Underscoring all of this is today’s zeitgeist. In 1994 Vaclav Havel poignantly observed, “And thus today we find ourselves in a paradoxical situation. We enjoy all the achievements of modern civilization that have made our physical existence on this earth easier so in many important ways. Yet we do not know exactly what to do with ourselves, where to turn. The world of our experiences seems chaotic, disconnected, confusing. There appear to be no integrating forces, no unified meaning, no true inner understanding of phenomena in our experience of the world. Experts can explain anything in the objective world to us, yet we understand our own lives less and less. In short, we live in the postmodern world, where everything is possible and almost nothing is certain.”

That challenge to certainty is closely related to the globalized world we inhabit that many experience as chipping away at their identity. Group identity is one of the most important anchors in our lives providing us with meaning, an existential sense of place, a way of life and a feeling of security. At its best we allow our group identities to be the windows where were we celebrate and learn from the different colors and voices of the world. At its worst we allow them literally and figuratively to build walls and divisions.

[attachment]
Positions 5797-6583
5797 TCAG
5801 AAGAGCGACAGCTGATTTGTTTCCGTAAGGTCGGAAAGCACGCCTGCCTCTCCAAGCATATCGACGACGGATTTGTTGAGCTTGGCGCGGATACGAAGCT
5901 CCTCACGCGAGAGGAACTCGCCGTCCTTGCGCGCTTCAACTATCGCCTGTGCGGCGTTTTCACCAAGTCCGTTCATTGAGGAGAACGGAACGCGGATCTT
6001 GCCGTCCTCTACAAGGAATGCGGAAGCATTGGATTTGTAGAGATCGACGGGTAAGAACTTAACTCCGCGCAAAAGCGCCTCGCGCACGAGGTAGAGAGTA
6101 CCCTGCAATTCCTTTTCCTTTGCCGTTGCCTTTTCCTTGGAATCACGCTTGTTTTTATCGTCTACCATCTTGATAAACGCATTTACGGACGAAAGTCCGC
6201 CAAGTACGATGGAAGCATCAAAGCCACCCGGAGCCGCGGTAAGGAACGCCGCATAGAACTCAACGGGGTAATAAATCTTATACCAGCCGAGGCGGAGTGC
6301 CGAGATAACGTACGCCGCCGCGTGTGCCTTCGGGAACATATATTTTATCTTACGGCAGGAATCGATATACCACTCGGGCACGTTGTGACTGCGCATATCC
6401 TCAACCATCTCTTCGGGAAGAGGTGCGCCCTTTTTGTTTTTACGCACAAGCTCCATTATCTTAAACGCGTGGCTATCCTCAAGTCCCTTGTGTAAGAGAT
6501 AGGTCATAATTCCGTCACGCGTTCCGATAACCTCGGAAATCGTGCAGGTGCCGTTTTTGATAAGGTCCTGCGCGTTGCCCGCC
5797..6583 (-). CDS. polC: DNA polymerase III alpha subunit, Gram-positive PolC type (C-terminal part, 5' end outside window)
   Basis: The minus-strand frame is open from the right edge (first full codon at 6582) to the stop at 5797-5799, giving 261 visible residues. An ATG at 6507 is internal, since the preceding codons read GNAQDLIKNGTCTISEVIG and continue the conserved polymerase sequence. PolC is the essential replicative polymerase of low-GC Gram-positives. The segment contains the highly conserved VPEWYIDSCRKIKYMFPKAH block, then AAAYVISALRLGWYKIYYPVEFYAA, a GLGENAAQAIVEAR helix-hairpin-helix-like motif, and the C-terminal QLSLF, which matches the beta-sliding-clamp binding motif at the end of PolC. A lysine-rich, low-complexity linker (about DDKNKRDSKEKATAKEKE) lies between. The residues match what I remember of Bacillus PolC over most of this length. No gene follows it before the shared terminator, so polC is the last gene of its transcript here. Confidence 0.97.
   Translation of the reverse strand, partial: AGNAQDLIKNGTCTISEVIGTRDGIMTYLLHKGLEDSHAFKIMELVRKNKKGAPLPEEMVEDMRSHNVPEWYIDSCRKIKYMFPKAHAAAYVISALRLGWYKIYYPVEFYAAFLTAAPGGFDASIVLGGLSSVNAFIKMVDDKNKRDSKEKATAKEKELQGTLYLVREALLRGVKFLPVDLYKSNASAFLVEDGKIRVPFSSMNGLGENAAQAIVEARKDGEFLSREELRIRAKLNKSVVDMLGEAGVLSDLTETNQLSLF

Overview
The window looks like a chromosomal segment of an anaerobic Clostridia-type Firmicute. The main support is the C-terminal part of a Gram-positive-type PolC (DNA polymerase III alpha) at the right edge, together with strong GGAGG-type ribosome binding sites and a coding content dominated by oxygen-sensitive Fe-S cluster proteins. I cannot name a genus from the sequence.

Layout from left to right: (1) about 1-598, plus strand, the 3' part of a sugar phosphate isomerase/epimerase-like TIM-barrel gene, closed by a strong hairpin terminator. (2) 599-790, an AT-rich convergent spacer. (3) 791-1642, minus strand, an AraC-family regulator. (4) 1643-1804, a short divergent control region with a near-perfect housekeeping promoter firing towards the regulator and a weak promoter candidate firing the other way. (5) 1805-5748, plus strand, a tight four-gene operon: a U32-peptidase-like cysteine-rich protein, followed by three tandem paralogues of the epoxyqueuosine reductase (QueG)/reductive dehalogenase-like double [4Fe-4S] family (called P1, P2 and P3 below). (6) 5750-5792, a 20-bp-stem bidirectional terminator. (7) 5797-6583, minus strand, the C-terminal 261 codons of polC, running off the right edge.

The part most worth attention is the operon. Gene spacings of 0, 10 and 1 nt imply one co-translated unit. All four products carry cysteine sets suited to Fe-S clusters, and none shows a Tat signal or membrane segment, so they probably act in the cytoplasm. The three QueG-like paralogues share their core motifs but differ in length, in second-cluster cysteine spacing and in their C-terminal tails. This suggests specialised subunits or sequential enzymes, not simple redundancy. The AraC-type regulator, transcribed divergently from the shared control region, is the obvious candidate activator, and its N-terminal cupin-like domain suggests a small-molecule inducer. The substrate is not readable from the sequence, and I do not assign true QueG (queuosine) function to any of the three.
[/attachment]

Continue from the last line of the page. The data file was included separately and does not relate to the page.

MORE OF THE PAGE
Many of the election results we see around the world, including in the United States, are a reaction to that sense of group identity being undermined.

Last month the Israeli poet and writer Haim Guri was awarded an honorary doctorate from Hebrew Union College in Jerusalem. In his acceptance speech he reminded us that one’s group identity is never lived in isolation. He said, “Some people see pluralism and human diversity as a threat to identity. But it is only through pluralism and diversity that we may breathe deeply.”

Feeding this sense of insecurity is the pace of change. The horse and buggy had a shelf life of some 250 years. Email, which revolutionized the world some 20 years ago, is already passé, being replaced by social media. As Pope Francis I has written, “The continued acceleration of changes affecting humanity and the planet is coupled today with a more intensified pace of life and work which might be called ‘rapidification.’ Although change is part of the working of complex systems, the speed with which human activity has developed contrasts with the naturally slow pace of biological evolution.